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Engaging Visitors of Science Festivals Using Augmented Reality: Asymmetrical Modelling

Olya, Hossein and Jung, Timothy and tom Dieck, M and Ryu, Kisang (2020) Engaging Visitors of Science Festivals Using Augmented Reality: Asymmetrical Modelling. International Journal of Contemporary Hospitality Management, 32 (2). ISSN 0959-6119

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Abstract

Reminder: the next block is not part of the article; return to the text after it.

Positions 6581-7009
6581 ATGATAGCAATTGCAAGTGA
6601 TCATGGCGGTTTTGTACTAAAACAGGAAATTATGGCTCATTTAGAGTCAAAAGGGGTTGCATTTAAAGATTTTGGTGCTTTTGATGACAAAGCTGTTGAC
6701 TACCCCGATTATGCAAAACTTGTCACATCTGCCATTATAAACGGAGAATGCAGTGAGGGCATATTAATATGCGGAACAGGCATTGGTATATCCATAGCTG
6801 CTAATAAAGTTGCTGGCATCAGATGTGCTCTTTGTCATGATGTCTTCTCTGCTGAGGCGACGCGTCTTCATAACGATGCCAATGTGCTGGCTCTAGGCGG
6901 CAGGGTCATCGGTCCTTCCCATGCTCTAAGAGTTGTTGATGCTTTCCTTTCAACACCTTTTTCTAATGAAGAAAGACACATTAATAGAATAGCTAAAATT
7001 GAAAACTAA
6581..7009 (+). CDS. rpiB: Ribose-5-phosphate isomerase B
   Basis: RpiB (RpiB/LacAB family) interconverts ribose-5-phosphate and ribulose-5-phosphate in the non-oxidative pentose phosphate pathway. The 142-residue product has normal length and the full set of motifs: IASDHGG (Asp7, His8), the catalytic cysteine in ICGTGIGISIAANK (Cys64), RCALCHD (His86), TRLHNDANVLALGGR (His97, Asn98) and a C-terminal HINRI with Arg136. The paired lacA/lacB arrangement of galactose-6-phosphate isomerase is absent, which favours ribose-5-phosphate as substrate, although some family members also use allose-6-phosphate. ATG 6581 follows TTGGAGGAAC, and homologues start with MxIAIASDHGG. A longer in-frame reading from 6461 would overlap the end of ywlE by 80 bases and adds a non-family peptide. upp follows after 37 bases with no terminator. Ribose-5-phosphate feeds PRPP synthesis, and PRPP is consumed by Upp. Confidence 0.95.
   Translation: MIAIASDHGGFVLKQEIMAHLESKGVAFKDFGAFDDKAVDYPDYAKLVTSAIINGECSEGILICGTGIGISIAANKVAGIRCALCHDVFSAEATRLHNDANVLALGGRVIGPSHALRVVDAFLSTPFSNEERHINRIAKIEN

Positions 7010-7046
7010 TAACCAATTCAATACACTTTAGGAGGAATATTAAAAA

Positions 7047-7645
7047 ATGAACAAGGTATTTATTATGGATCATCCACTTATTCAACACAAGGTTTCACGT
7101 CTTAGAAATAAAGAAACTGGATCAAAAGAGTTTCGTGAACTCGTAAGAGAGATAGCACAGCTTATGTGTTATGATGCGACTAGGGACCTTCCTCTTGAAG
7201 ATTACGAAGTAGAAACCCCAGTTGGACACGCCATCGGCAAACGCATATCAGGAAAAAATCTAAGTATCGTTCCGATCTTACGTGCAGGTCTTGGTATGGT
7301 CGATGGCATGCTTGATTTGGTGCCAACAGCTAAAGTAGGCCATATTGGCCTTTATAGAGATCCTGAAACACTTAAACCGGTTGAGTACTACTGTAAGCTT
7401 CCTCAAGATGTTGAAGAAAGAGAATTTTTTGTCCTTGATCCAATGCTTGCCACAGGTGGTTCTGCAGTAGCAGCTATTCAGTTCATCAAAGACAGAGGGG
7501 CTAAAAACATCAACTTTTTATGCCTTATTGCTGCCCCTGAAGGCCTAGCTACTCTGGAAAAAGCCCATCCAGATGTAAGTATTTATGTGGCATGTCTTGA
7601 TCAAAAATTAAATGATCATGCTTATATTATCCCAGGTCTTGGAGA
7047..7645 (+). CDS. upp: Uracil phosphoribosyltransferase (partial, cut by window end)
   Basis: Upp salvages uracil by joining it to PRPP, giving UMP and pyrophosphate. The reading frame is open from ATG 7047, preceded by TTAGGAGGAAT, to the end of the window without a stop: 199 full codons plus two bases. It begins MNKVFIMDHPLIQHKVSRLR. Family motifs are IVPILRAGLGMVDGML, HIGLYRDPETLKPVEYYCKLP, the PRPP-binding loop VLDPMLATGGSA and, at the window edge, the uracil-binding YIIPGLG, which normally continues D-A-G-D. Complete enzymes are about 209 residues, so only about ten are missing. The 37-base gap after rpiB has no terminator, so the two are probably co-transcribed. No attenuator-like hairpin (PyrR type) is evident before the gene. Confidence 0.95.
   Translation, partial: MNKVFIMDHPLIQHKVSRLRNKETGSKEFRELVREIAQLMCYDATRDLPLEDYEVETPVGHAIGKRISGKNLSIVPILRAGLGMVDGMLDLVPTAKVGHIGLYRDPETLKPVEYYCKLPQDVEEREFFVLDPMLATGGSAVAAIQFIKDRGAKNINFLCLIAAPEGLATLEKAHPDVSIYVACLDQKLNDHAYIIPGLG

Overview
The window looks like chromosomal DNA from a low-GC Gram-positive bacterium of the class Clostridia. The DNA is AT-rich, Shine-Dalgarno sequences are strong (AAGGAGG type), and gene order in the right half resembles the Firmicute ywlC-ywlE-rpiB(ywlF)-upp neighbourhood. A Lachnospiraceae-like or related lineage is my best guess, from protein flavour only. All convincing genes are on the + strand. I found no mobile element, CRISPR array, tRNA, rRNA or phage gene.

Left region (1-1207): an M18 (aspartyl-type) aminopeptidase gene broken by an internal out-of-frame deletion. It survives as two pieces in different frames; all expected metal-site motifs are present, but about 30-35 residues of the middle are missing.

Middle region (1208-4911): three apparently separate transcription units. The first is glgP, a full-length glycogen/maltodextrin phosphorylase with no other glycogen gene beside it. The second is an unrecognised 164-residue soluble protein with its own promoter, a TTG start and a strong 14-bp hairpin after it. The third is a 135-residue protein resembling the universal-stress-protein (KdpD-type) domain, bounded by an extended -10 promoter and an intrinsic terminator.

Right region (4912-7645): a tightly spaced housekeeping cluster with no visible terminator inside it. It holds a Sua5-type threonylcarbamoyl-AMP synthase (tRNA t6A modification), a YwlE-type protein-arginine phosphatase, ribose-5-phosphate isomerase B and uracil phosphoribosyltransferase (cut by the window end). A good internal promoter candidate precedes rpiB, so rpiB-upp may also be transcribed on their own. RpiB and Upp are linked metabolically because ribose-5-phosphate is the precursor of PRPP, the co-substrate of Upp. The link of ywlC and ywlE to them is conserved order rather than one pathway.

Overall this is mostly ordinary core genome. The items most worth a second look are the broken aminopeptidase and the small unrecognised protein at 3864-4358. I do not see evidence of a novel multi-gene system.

Purpose: This empirical study explores a complex combination of four realms of the experience economy in formulating memories and satisfaction among festival visitors using augmented reality (AR), thus engaging visitors in the physical science experience. This study also identifies necessary conditions to achieve desired responses from visitors. Design/methodology/approach: Asymmetrical modelling with fuzzy set qualitative comparative analysis (fsQCA) was used to investigate causal recipes of two configurations of the experience economy and evaluation of experience leading to both high and low scores from visitor engagement. Necessary condition analysis (NCA) was applied to examine necessary predictors in visitor engagement. The proposed configuration model was tested using data obtained from visitors to science festivals in the UK. Findings: Five causal recipes explained the complex conditions in which visitors were more likely engaged in AR. Aesthetics, education, entertainment, and satisfaction were necessary for high engagement among festival visitors. Research limitations/implications: Results from fsQCA and analyses of necessary conditions help festival organizers improve visitor satisfaction and engagement in a memorable AR experience. Originality/value: This empirical study deepens current festival understanding of how visitors experience AR by exploring combinations of complex configurations of the experience economy and evaluations of visitor experience based on memories and satisfaction. Unlike symmetrical approaches, asymmetrical modeling using fsQCA can explore recipes for both high and low scores of visitor satisfaction and engagement. This is the first empirical study investigating necessary predictors of festival visitor behavior.

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